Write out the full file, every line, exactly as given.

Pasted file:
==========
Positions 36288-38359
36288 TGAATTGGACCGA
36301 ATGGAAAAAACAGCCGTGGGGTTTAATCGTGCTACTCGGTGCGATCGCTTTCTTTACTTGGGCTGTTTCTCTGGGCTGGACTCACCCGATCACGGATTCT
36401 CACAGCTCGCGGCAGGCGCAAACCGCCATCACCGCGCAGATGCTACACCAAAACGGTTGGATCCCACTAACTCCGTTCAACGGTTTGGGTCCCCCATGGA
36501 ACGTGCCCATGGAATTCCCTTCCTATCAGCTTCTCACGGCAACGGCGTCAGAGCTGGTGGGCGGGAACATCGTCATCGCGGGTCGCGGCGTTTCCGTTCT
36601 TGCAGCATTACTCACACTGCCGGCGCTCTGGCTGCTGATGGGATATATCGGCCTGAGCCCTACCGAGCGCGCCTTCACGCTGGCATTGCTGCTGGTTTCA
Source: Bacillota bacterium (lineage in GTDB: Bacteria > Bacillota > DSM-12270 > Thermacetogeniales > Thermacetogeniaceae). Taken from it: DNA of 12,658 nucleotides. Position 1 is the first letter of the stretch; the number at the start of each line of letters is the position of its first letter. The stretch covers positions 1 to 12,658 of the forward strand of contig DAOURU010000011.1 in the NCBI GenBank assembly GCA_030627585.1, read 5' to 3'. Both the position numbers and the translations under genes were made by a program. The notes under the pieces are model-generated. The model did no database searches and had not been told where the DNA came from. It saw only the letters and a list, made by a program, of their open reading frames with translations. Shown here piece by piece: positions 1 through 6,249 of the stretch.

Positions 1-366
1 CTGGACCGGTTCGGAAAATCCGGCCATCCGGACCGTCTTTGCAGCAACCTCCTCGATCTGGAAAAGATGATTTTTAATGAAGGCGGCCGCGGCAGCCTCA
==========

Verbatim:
Positions 36288-38359
36288 TGAATTGGACCGA
36301 ATGGAAAAAACAGCCGTGGGGTTTAATCGTGCTACTCGGTGCGATCGCTTTCTTTACTTGGGCTGTTTCTCTGGGCTGGACTCACCCGATCACGGATTCT
36401 CACAGCTCGCGGCAGGCGCAAACCGCCATCACCGCGCAGATGCTACACCAAAACGGTTGGATCCCACTAACTCCGTTCAACGGTTTGGGTCCCCCATGGA
36501 ACGTGCCCATGGAATTCCCTTCCTATCAGCTTCTCACGGCAACGGCGTCAGAGCTGGTGGGCGGGAACATCGTCATCGCGGGTCGCGGCGTTTCCGTTCT
36601 TGCAGCATTACTCACACTGCCGGCGCTCTGGCTGCTGATGGGATATATCGGCCTGAGCCCTACCGAGCGCGCCTTCACGCTGGCATTGCTGCTGGTTTCA
Source: Bacillota bacterium (lineage in GTDB: Bacteria > Bacillota > DSM-12270 > Thermacetogeniales > Thermacetogeniaceae). Taken from it: DNA of 12,658 nucleotides. Position 1 is the first letter of the stretch; the number at the start of each line of letters is the position of its first letter. The stretch covers positions 1 to 12,658 of the forward strand of contig DAOURU010000011.1 in the NCBI GenBank assembly GCA_030627585.1, read 5' to 3'. Both the position numbers and the translations under genes were made by a program. The notes under the pieces are model-generated. The model did no database searches and had not been told where the DNA came from. It saw only the letters and a list, made by a program, of their open reading frames with translations. Shown here piece by piece: positions 1 through 6,249 of the stretch.

Positions 1-366
1 CTGGACCGGTTCGGAAAATCCGGCCATCCGGACCGTCTTTGCAGCAACCTCCTCGATCTGGAAAAGATGATTTTTAATGAAGGCGGCCGCGGCAGCCTCA